What is the Shareholder Loan Account?

Knowledge Bureau Faculty

New business owners often have difficulty managing their shareholder loan account, mistaking it for a tax free way to access funds. For these reasons, it’s a good idea to advisors to review what this account is and how it functions. Here’s a primer from Knowledge Bureau’s MFA™-Corporate Tax Services Specialist Program:

A shareholder loan account is the amount of money that a corporation owes to one or more shareholders. The balance will usually be a liability on the books and records of the corporation.

The shareholder loan account can arise in a number of ways; for instance:

  • A shareholder may loan or advance money to the corporation, so that the corporation can undertake its business or acquire an asset.Sometimes a financial institution will be willing to lend funds directly to the owner/manager with appropriate security, and not to the corporation directly.The shareholder would then loan or advance these funds to the corporation, thereby creating a shareholder loan.
  • A corporation might declare a dividend payable to the shareholder and credit the shareholder loan account.Funds can then be drawn on a tax paid basis by the shareholder, against this credit. Note that the dividend becomes taxable to the shareholder in the taxation year in which the dividend is credited to the shareholder loan account, regardless of whether it is actually paid out in cash.Constructive payment and receipt is considered to have occurred when an amount is credited to the shareholder loan account.
  • A corporation might also declare and pay a year-end bonus (net of tax withholdings), and credit the shareholder loan account.
  • A shareholder loan account might also represent “long term” equity within the corporation, if it is subrogated in favor of another creditor, such as the corporation’s financial institution or lender.Most lenders require a corporation to maintain a certain debt/equity ratio and where a shareholder loan credit balance is subrogated in favor of the lender, such amount will generally be included as “equity”, for purposes of calculating the debt/equity ratio, agreed upon for lending purposes.The subrogated amount cannot be repaid to the shareholder without the lender’s consent and therefore represents “equity” for financing purposes, while still maintaining the advantage of being “tax-paid” capital for a potential future repayment to the shareholder.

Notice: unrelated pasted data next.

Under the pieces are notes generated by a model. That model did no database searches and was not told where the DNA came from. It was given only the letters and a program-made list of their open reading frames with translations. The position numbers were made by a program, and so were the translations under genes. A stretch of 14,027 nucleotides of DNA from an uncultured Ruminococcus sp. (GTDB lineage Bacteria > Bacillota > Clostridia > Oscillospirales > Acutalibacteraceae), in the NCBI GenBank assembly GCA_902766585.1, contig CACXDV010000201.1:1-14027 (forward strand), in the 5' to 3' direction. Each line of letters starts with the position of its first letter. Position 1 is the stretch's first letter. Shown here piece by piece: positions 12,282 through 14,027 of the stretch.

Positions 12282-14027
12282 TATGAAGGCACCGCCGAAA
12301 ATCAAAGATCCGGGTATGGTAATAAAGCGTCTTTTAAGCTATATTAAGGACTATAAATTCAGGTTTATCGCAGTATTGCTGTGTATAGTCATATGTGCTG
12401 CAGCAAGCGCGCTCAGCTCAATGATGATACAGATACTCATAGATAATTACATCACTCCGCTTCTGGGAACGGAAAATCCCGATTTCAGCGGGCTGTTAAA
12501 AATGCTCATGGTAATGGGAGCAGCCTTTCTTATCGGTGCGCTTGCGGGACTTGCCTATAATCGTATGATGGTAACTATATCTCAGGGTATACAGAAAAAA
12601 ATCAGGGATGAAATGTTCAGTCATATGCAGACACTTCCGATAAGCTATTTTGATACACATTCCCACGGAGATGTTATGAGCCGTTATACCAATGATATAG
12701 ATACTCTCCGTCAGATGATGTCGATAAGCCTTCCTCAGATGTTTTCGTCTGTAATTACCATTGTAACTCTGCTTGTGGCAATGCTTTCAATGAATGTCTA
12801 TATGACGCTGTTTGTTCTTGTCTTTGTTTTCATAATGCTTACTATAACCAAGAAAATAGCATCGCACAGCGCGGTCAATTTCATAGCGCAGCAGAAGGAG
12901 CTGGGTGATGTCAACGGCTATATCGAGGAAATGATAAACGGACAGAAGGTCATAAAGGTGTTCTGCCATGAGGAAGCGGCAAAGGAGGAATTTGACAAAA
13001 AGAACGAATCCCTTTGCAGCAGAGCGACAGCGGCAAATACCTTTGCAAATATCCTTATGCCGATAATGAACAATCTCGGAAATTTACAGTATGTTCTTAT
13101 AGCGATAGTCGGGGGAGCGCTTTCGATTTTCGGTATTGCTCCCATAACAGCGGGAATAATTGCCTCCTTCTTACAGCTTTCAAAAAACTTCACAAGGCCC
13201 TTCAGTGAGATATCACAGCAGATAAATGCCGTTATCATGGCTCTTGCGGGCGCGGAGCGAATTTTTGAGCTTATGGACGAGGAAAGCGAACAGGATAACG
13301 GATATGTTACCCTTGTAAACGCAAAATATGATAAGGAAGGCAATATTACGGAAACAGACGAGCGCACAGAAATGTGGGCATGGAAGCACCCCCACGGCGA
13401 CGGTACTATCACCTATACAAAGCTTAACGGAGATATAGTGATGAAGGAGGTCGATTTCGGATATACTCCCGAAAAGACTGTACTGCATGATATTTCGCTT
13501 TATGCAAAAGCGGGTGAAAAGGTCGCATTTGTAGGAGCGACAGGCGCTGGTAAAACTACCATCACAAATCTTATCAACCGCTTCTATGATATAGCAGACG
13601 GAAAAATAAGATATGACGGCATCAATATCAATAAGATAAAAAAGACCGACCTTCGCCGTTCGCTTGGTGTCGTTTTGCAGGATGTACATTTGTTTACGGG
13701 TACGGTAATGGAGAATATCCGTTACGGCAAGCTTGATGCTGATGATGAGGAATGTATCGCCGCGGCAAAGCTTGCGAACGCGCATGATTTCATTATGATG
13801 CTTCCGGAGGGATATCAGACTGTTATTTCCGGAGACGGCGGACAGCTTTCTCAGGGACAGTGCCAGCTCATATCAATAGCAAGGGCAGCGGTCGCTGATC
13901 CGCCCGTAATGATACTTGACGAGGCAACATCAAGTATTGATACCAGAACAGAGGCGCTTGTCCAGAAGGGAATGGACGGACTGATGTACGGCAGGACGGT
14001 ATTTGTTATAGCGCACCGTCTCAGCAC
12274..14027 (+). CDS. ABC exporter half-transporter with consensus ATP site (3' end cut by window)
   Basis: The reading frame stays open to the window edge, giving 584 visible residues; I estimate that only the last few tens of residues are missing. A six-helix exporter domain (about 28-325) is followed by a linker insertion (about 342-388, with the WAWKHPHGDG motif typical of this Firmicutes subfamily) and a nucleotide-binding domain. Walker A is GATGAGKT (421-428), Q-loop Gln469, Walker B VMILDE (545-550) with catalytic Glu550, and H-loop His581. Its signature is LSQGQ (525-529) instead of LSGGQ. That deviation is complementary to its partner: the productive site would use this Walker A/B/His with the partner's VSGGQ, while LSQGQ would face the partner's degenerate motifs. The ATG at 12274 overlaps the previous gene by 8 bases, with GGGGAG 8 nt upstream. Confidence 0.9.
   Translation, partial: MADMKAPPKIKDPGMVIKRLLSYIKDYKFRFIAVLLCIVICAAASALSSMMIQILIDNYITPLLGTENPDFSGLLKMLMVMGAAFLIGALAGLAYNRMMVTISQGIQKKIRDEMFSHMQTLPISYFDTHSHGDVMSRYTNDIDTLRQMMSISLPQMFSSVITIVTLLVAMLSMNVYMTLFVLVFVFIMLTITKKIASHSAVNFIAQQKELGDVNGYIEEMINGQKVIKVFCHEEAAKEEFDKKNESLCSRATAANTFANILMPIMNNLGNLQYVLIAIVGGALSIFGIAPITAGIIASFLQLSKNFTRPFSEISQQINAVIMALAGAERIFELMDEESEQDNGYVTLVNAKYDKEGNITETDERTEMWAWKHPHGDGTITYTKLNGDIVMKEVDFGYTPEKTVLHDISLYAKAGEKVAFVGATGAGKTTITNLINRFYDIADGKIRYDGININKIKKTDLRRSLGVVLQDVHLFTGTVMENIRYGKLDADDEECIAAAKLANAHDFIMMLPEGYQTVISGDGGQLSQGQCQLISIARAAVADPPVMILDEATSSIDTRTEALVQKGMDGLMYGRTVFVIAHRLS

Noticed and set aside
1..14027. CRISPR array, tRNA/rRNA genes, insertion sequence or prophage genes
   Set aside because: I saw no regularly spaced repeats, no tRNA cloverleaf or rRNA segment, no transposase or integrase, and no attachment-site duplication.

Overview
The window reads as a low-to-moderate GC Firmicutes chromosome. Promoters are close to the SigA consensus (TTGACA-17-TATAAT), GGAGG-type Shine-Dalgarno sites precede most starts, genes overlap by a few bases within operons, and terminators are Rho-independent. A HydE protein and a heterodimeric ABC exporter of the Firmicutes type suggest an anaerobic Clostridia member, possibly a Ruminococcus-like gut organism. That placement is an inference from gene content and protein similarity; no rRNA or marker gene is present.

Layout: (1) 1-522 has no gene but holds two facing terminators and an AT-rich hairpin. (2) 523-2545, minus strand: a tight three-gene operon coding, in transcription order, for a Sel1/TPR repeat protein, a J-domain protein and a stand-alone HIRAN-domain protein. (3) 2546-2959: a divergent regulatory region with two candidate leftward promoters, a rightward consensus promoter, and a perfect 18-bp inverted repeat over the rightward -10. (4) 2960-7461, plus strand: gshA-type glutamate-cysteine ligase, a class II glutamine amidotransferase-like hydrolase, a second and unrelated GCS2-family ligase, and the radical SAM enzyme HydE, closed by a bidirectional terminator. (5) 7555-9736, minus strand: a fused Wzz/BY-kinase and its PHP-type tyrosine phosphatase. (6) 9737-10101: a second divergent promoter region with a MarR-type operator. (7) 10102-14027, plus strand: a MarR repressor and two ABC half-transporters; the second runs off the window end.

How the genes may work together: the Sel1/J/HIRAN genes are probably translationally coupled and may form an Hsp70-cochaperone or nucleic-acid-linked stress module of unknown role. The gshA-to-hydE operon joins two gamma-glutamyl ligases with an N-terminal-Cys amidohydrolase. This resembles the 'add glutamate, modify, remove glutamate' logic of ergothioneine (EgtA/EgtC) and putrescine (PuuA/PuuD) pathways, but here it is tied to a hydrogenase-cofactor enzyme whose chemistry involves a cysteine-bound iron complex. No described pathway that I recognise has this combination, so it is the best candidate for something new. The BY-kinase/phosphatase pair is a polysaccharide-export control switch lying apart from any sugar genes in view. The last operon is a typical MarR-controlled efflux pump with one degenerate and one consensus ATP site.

A debit balance in a shareholder loan account arises when amounts drawn out or paid to the shareholder exceed available amounts credited to the shareholder account.  This can occur in a variety of ways; for instance:

  • A shareholder draws cash from the corporation, but no amounts are treated as a salary or dividend.Consequently, the cash draw must be treated as a loan to the shareholder for accounting and tax purposes.This situation can arise because the shareholder incorrectly treats the corporation as though it was an unincorporated entity.Since there is a legal distinction between corporation and shareholder, cash draws must be accounted for as a “loan” to the shareholder.
  • A shareholder makes an appropriation of an asset or uses corporate funds to acquire a personal asset.For instance, a shareholder might transfer ownership of a corporately owned vehicle to their own personal name, with the result that a “deemed sale” of the asset occurs.If no cash is involved in the transaction, the fair market value of the vehicle should be charged to the shareholder loan account.

Additional Educational Resources:  Learn tax strategies for investors and owner-managers at the November 10, 2021 Virtual CE Summit.